…you say goodbye twice.
‘I saw the confusion, anger and frustration as she struggled to understand what was happening to her, until she finally succumbed to this insidious disease. Devoid of memories… I said goodbye to my mum twice.’
The Burling family’s dementia story is far too familiar to thousands of Australians.
Will you help NeuRA with a gift today?
‘I saw the initial confusion, anger and frustration as she struggled to understand what was happening to her, until she finally succumbed to this insidious disease. Devoid of memories. Here physically, but dead inside.’
‘We’d have calls from neighbours saying they found mum wandering down the street. We would have the same conversations time and time again. I’d find the stove left on for hours. This is dementia.’
It was a heart breaking, gut-wrenching day for Margie and her family when they realised they will say goodbye – in effect losing her – twice.
Tragically, the Burling family’s dementia story is far too familiar to thousands of Australian families. The fact that it may be familiar leads me to say this: we should not accept that dementia is an inevitable part of ageing, or that someone
‘had a good run until dementia struck.’
‘It is an absolute tragedy that dementia stole mums lifetime of memories and joys. Losing one’s mind is an undignified and cruel way to die, and I hate that when I think of mum, I think of dementia.’
Dementia is a tsunami we are in no way ready for. It is our national health crisis.
- In the coming years it will become the nation’s leading cause of death
- One in two individuals in aged care has dementia
- By 2056, more than 650 per day will receive a diagnosis of dementia (with young onset dramatically on the rise)
More and more people in their middle age – young fathers and mothers – are worried about their parents. They are ‘the sandwich generation’… meaning they are raising young children, at the same time they are caring for a parent with dementia.
Hope for a brighter tomorrow… starting TODAY
Whether it is retirement, an upcoming trip or moving house, we are constantly planning for tomorrow.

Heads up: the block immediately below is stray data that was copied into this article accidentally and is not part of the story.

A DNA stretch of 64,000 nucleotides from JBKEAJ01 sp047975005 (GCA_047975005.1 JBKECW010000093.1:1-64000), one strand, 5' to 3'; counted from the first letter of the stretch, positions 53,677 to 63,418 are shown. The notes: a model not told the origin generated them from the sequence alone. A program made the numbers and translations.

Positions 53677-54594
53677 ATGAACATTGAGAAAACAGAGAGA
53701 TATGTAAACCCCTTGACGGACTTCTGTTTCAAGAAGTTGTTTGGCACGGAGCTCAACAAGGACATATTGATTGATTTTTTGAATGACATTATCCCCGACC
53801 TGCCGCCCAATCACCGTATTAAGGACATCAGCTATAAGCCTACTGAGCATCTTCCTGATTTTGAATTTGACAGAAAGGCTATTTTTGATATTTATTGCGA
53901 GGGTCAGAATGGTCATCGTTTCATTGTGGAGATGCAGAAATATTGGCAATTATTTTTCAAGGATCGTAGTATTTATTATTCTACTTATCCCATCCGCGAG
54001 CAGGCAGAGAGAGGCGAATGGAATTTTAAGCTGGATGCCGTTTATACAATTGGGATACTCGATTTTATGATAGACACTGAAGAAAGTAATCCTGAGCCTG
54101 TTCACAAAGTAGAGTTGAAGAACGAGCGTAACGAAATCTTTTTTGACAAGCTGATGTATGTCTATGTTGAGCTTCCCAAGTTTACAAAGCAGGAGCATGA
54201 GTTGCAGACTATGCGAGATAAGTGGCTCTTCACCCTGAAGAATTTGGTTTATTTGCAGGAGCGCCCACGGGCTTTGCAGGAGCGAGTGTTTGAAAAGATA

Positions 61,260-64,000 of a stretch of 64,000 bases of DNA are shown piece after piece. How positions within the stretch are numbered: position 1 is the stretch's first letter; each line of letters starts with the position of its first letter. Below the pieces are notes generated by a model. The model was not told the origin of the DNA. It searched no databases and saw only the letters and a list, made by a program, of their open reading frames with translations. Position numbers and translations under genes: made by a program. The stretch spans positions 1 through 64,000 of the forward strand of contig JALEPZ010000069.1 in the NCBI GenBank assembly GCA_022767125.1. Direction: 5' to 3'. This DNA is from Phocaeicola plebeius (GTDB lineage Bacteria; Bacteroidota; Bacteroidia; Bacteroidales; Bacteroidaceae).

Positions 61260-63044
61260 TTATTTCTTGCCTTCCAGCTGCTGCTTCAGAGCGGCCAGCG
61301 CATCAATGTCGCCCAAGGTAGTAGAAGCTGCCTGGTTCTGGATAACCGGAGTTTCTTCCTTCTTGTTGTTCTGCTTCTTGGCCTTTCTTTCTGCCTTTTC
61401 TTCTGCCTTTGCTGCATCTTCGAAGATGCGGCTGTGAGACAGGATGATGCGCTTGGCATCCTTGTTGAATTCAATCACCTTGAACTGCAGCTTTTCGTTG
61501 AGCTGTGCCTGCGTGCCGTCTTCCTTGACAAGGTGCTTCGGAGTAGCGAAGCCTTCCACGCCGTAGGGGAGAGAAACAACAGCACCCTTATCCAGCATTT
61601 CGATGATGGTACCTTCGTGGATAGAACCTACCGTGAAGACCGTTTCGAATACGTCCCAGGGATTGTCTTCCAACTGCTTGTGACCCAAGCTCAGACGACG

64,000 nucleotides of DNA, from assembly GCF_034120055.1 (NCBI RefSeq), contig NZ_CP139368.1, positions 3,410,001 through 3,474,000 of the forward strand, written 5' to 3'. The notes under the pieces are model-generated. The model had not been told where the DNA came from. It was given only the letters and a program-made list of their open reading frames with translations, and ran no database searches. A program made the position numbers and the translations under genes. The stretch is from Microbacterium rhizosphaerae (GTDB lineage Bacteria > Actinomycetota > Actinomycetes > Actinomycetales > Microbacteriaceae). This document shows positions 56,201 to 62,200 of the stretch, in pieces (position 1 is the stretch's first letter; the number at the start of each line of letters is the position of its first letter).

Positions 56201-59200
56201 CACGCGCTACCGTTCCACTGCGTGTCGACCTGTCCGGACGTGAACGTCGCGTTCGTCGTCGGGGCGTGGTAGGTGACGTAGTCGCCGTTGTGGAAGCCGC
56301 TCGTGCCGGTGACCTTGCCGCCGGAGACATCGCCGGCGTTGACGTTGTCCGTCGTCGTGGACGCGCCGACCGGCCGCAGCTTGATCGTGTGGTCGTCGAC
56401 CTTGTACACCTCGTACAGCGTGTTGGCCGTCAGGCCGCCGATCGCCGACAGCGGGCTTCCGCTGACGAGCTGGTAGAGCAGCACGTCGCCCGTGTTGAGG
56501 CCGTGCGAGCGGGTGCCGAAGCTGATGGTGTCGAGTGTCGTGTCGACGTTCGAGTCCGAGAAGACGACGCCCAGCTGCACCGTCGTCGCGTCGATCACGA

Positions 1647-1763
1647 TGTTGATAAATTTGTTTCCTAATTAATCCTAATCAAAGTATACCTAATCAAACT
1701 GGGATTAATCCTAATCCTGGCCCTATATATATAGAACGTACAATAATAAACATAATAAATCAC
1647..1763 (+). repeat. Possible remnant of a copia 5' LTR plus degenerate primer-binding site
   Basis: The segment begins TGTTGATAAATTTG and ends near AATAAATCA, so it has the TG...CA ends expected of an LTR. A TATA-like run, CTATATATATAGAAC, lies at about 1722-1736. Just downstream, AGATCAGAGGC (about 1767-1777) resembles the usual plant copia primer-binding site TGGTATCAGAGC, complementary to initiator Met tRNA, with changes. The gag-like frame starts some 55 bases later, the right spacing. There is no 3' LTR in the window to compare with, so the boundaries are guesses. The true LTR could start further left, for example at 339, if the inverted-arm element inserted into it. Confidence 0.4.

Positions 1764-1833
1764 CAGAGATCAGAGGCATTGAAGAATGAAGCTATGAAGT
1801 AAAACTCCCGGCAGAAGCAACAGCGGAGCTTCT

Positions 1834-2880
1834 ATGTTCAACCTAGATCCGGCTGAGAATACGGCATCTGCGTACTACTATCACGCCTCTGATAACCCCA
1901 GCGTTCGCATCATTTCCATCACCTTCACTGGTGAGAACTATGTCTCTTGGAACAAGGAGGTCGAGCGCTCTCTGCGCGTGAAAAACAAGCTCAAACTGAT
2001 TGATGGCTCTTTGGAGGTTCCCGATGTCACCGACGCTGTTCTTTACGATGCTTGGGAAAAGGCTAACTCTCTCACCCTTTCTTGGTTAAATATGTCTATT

My guess though is that very few of us plan to reduce our risk of dementia.
Incredible research, led by NeuRA’s Professor Kaarin Anstey has clearly shown that it is the everyday decisions that have a dramatic effect on our dementia risk.
For example, did you know that a diet including fish two or more times a week has been linked to reduced risk of dementia? Did you know that four or more social engagements a week has been shown to reduce your risk?
Did you know that depression*, diabetes and obesity in middle age increase your risk?
From your GP’s or the comfort of your lounge room
Whatever age you are, Prof Anstey’s work shows us we can make choices that reduce our risk of dementia.
NeuRA’s vision is to build an online tool designed for the community that will assess your dementia risk using the best evidence available and tailored to your age-group and gender. More than just assess, it will create an action plan, tailored to your individual situation, based upon your answers.
Let me be very clear – correctly used and followed, this will reduce your risk of dementia by targeting your ‘modifiable’ risk factors. There are some non-modifable risk factors – your age, gender and genetic make-up.
The initial creation of this tool – which we hope to make available to every home and GP across the country – is expensive. That is why we need your help. To begin this project, we want to raise $250,000 by the end of this financial year and if everyone receiving this letter gave what they could afford, we could start building this resource on 1 July.
Will you help with a gift that will help reduce your risk of dementia? Perhaps you’d consider becoming a Discovery Partner, by committing to a small monthly donation.
With the end of the financial year shortly upon us, I know you’ll be inundated with requests. What I ask is that you stop and think about the health crisis that dementia is, and back NeuRA to do something about it.
‘She was not only my mother, but my best friend and confidante. It was the long goodbye.’
The Burling family story isn’t unique… it is far too familiar to us all.
This is precisely the reason we must act now.
You are invited to read a journal extract of Lisa, as she watched her dear Nanna slowly deteriorate. Click here to read it.
* For support, please call Lifeline on 13 11 14
All gifts over $2 are tax deductible.